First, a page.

About The Elmezzi Graduate School of Molecular Medicine
Located in Manhasset, NY, The Elmezzi Graduate School of Molecular Medicine is part of the North Shore-LIJ Health System and functions in partnership with The Feinstein Institute for Medical Research. The Elmezzi Graduate School of Molecular Medicine was established in 1994 and is a PhD program for physicians who wish to pursue careers in biomedical research. The program is an individually tailored program with a strong emphasis on translational research. For more information, visit www.ElmezziGraduateSchool.org.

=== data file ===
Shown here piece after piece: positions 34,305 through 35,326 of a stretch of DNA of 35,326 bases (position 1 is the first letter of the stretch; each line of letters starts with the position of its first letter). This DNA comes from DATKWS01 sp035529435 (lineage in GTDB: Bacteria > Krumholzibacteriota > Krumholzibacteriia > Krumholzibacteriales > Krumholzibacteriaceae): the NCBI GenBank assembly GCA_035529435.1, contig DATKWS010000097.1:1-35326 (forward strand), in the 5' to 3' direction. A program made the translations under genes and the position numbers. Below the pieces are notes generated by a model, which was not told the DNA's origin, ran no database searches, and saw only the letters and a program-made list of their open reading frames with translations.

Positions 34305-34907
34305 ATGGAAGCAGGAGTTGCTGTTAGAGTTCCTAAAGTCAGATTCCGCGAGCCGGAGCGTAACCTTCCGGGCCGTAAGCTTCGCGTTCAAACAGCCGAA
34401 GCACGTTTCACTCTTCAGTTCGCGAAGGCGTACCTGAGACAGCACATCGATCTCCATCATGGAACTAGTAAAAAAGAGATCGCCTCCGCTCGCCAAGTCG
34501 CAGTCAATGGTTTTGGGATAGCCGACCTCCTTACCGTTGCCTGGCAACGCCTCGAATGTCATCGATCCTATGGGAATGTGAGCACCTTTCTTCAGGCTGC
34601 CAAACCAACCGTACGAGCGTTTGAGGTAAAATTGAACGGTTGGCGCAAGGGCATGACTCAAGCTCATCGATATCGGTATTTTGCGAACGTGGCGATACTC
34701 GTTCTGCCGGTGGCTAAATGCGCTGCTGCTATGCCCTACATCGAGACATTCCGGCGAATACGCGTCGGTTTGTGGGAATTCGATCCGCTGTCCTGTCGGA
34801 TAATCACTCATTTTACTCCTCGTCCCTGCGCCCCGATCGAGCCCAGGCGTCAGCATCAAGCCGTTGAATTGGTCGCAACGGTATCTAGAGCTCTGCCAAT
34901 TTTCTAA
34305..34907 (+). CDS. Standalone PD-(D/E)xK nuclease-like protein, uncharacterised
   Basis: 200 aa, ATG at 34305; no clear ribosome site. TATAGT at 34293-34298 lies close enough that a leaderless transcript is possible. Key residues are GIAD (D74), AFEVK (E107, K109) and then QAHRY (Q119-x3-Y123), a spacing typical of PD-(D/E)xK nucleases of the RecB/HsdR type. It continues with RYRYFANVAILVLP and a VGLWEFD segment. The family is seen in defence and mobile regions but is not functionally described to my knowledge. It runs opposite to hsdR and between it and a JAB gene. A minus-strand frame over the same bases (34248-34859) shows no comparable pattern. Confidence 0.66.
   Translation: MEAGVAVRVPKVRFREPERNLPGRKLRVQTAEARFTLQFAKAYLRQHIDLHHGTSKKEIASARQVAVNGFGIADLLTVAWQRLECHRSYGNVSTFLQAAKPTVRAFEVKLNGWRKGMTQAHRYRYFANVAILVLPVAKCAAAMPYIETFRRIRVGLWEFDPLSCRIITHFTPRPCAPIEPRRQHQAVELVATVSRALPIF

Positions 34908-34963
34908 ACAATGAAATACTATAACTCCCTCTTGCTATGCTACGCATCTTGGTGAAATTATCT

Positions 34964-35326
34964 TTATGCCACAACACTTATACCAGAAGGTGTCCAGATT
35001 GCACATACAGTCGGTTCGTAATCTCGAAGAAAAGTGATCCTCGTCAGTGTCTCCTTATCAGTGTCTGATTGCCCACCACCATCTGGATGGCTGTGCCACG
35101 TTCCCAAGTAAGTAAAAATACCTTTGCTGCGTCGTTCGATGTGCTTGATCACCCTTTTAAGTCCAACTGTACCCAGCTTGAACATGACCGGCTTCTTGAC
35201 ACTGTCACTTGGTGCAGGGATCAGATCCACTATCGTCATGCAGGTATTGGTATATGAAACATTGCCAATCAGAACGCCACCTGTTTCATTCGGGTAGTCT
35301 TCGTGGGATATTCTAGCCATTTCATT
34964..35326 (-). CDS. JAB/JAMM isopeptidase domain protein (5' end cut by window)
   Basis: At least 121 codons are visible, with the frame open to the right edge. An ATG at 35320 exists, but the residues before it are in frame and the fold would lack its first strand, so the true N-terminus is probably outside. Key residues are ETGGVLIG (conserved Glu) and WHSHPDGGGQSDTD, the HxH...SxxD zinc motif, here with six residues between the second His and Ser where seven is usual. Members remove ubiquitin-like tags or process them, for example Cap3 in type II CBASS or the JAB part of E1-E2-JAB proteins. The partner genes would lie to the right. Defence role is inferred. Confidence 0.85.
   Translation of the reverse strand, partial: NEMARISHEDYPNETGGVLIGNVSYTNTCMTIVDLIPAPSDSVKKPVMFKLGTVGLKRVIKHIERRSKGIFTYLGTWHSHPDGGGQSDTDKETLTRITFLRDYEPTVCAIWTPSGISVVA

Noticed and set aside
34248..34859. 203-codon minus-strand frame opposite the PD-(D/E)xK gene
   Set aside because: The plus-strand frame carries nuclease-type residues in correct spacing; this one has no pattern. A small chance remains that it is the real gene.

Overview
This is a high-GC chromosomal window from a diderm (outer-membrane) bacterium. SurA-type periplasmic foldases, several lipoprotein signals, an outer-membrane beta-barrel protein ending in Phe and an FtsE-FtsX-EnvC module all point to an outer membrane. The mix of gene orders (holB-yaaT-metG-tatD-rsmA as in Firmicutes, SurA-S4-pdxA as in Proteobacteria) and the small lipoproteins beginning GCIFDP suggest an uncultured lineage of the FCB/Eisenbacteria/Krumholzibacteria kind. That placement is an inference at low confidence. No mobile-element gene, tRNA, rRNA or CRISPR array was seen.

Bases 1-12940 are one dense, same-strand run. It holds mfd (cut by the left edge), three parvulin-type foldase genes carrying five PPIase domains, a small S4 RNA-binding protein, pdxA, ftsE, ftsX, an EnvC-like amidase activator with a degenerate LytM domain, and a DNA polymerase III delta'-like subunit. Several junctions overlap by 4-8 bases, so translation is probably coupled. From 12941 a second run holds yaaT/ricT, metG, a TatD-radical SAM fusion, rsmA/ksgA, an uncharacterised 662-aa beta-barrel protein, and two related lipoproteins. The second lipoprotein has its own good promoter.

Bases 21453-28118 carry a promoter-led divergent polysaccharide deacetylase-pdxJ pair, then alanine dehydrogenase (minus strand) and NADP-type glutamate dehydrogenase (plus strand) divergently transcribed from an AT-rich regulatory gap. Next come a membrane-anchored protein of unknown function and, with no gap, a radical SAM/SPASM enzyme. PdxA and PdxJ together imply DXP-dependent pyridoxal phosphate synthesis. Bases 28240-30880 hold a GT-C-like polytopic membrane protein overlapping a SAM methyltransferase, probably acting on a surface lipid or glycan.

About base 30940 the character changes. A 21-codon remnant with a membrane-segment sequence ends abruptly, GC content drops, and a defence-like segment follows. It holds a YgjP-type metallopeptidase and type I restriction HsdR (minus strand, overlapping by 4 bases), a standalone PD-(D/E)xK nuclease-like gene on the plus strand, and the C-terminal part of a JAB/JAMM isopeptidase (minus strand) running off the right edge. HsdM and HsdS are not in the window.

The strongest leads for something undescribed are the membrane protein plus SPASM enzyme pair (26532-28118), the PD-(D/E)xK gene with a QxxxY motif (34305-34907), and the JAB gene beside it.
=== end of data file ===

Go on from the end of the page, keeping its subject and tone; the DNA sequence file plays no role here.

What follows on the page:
About The Feinstein Institute for Medical Research
Headquartered in Manhasset, NY, The Feinstein Institute for Medical Research is home to international scientific leaders in many areas including Parkinson's disease, Alzheimer’s disease, psychiatric disorders, rheumatoid arthritis, lupus, sepsis, human genetics, pulmonary hypertension, leukemia, neuroimmunology, and medicinal chemistry. The Feinstein Institute, part of the North Shore-LIJ Health System, ranks in the top 6th percentile of all National Institutes of Health grants awarded to research centers. For more information, visit www.FeinsteinInstitute.org.